Civil forfeiture: Substance, procedure, and possible challenges

by Elena Broder, Esq., from the law firm of Jenner & Block, Washington D.C.
(c) 1998

[Note:  this law review article is in the FEAR Brief Bank, which is available by subscription only.  Pro se forfeiture victims may obtain a waiver of the Brief Bank subscription fees by contacting Tom Gordon.  Attorneys may obtain a waiver of the subscription fees in exchange for volunteer work for FEAR.  Contact Brenda Grantland to volunteer.]

Table of Contents

Part I

I. Civil forfeiture under the drug laws: 21 U.S.C. § 881

II. Procedural overview of the seizure and forfeiture of items covered by § 881(a)

        A. Seizure-- § 881(b)

        B. Forfeiture Procedures

            1. Administrative forfeiture

            2. Forfeiture by judicial condemnation

III. Possible constitutional challenges to civil forfeiture under the drug laws

        A. Section 881(b) and the Fourth Amendment

                   1. Notice requirements

                   2. Hearing

                   3. Cost bond

            C.  Judicial condemnation

                   1. Is the burden of proof established by 19 U.S.C. § 1615 unconstitutional?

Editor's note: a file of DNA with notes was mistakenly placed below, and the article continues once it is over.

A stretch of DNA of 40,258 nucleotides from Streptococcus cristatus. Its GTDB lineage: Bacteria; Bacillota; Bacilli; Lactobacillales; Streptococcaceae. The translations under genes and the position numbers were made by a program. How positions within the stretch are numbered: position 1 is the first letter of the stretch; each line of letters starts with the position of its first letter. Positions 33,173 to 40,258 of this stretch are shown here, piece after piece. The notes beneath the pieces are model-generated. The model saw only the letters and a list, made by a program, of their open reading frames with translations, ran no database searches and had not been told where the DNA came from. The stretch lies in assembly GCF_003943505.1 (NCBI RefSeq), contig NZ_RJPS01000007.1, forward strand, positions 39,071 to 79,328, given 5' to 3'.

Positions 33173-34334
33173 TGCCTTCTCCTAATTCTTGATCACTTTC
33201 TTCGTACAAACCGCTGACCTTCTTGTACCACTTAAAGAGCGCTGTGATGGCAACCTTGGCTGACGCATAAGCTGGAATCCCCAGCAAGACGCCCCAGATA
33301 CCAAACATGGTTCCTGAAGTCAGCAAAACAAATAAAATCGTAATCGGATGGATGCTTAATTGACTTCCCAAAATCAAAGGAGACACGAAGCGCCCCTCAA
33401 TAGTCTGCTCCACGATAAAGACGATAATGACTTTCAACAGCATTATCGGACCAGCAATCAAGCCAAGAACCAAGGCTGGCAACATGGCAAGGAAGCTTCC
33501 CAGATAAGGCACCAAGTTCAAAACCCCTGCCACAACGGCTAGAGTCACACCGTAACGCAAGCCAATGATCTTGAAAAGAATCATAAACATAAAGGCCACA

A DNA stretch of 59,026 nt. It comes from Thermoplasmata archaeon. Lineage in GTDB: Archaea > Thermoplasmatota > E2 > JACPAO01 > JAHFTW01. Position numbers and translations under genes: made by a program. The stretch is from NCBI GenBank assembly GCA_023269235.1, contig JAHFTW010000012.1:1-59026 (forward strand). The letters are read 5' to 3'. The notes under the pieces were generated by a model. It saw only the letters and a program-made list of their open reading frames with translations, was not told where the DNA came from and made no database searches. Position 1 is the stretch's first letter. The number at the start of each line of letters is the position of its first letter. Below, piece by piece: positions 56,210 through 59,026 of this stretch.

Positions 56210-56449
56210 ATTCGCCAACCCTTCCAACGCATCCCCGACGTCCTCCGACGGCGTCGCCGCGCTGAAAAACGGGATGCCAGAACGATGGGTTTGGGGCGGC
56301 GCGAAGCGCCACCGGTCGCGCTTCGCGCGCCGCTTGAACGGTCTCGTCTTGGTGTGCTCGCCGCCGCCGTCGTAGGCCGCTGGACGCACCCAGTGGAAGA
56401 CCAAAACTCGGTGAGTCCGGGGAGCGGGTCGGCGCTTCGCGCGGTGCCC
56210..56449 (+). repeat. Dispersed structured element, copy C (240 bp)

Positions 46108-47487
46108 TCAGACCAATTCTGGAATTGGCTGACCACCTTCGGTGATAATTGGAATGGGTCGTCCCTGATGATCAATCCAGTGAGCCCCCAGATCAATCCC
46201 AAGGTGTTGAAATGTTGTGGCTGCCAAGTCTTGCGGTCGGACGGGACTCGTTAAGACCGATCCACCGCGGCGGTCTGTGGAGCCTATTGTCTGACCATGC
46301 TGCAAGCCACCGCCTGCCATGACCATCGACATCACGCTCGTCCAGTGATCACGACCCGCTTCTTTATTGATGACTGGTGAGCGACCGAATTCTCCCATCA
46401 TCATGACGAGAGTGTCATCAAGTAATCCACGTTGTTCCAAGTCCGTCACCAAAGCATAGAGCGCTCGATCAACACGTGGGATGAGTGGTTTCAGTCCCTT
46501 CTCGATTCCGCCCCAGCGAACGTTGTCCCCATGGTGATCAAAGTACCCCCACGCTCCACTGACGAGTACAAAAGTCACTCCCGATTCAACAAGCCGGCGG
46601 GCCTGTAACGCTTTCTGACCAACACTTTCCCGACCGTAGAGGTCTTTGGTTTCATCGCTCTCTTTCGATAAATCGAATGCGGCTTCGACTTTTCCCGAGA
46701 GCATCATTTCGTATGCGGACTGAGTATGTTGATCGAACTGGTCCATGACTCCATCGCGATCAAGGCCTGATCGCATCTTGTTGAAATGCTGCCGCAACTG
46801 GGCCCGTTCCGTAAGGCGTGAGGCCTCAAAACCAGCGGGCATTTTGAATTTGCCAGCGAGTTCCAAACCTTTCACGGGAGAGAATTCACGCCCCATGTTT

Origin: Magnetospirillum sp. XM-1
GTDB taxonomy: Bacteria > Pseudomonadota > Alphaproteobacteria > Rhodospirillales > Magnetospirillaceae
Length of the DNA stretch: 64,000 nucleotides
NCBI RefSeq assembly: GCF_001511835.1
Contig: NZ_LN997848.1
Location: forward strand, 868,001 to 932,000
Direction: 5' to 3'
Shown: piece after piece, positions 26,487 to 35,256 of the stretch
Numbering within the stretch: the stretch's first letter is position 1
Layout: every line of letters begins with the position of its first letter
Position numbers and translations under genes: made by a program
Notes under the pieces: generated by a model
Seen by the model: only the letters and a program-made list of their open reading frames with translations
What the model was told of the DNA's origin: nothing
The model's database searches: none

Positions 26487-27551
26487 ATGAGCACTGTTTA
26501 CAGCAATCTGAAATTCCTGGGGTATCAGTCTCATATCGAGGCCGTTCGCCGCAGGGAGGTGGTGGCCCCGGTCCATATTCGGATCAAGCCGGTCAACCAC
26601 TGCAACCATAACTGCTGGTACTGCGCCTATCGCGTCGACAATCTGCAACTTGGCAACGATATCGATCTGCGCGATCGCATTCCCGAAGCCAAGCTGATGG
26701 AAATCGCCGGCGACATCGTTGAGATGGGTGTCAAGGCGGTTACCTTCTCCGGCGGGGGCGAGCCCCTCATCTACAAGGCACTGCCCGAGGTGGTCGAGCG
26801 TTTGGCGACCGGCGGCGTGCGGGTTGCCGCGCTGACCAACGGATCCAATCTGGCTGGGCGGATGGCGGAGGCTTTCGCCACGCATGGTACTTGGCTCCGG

2. Must the government use admissible evidence to make out its showing of probable cause?

Part II

IV. Possible statutory interpretation challenges under federal forfeiture law

            A. The innocent owner defense

                   1. Analysis

                           a.  Knowledge

                           b. "Willful blindness"

                           c. "Consent"

                           d. Conjunctive or disjunctive requirements

                   2. Evaluation

            B. Property-conduct nexus

                   1. Statutory language

                   2. Case law and legislative history

                   3. Extrastatutory limitations

                           a. History

                           b. Constitutional limitations

                    4. Evaluation

V.  Conclusion